The acreage of hemp production was predicted to decrease in 2020 for the first time since 2014. That was when the 2014 Farm Bill authorized hemp pilot research programs throughout the nation. Although new hemp states have come on board due to the passage of hemp laws and garnering of USDA approval in 2019, general acreage numbers up to this point are sadly lower than last year. If these numbers are telling, what does the future hold for hemp acreage production and from byproduct hemp products?

Black hemp growers make a comeback

One player in the farming industry that has been left wanting somewhat is the black farmer. But why, when co-ops, which offer much diversity, used to be a mainstay in American farming culture? Co-ops were a way out of sharecropping for black farmers. One woman, Minnesota entrepreneur Angela Dawson, thinks hemp could be part of black farmers making a comeback. Dawson runs a 40-acre co-op, which grows mainly hemp but also some seed and other agricultural products.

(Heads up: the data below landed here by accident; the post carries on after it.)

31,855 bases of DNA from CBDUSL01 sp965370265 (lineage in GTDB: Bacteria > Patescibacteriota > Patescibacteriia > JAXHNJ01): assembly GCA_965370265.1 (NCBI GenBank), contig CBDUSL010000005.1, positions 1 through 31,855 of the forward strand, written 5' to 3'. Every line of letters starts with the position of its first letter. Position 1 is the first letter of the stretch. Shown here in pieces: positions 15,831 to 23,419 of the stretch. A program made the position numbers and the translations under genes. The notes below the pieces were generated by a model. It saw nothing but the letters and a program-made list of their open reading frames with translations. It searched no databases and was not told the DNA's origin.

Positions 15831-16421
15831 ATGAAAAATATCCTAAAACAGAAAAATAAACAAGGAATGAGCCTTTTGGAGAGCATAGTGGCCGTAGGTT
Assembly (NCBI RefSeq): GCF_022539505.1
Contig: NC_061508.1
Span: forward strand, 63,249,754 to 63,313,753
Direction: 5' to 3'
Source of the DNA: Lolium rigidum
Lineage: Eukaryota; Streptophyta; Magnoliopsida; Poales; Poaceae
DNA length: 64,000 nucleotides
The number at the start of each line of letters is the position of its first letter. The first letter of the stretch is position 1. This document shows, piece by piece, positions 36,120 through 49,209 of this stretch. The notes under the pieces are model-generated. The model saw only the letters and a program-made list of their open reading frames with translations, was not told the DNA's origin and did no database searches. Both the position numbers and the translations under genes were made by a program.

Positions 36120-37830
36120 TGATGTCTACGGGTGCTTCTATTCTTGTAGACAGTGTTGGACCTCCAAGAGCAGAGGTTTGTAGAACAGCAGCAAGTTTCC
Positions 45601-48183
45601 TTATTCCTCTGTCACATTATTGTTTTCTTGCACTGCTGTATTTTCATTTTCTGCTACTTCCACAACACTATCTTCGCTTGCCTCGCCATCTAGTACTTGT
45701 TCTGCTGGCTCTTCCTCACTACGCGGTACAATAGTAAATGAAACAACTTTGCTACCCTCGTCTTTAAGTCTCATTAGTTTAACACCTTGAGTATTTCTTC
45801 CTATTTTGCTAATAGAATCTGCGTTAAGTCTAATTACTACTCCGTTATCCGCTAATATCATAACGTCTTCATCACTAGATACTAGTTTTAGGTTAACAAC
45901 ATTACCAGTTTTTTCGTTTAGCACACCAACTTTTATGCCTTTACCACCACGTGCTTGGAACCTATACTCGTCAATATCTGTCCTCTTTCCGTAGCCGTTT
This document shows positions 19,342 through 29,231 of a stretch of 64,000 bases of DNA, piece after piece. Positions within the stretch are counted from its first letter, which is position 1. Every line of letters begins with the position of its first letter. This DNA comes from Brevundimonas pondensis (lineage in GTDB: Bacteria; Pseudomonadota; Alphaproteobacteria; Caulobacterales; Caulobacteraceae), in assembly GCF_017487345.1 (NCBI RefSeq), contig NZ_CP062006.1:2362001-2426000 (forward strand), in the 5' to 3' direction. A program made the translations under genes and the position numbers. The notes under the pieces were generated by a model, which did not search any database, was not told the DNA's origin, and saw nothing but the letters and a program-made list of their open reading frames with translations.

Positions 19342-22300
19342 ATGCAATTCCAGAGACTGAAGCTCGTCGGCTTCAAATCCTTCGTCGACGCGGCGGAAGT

In an interview with Hemp Daily, she said, “Minnesota is a popular place for having co-ops because of past success they’ve had. In Minnesota, they grow 10,000 to 30,000 acres of hemp.” “Hemp growers are growing fewer acres of hemp than they did in 2019, mainly because of directorial changeability”, she added.

But could black hemp farming become part of a larger overall hemp comeback in 2020? It seems it might be a wise choice to start investing in co-ops and hemp growing chains that are owned by black business owners in 2020.

Hemp growers may be under suspicion from banks

A bank vault door

Some banks, it seems, are wary of hemp growers and may be quick to file SARS (Suspicious Activity Reports) against them. But officials from the U.S. Financial Treasury Department’s Financial Crimes Enforcement Network (FinCEN) warn that banks should watch over hemp growing businesses as they would any other business, filing only for suspicious activity such as:

  • Growing hemp in a state or jurisdiction where hemp is currently illegal (South Dakota, Idaho, Mississippi).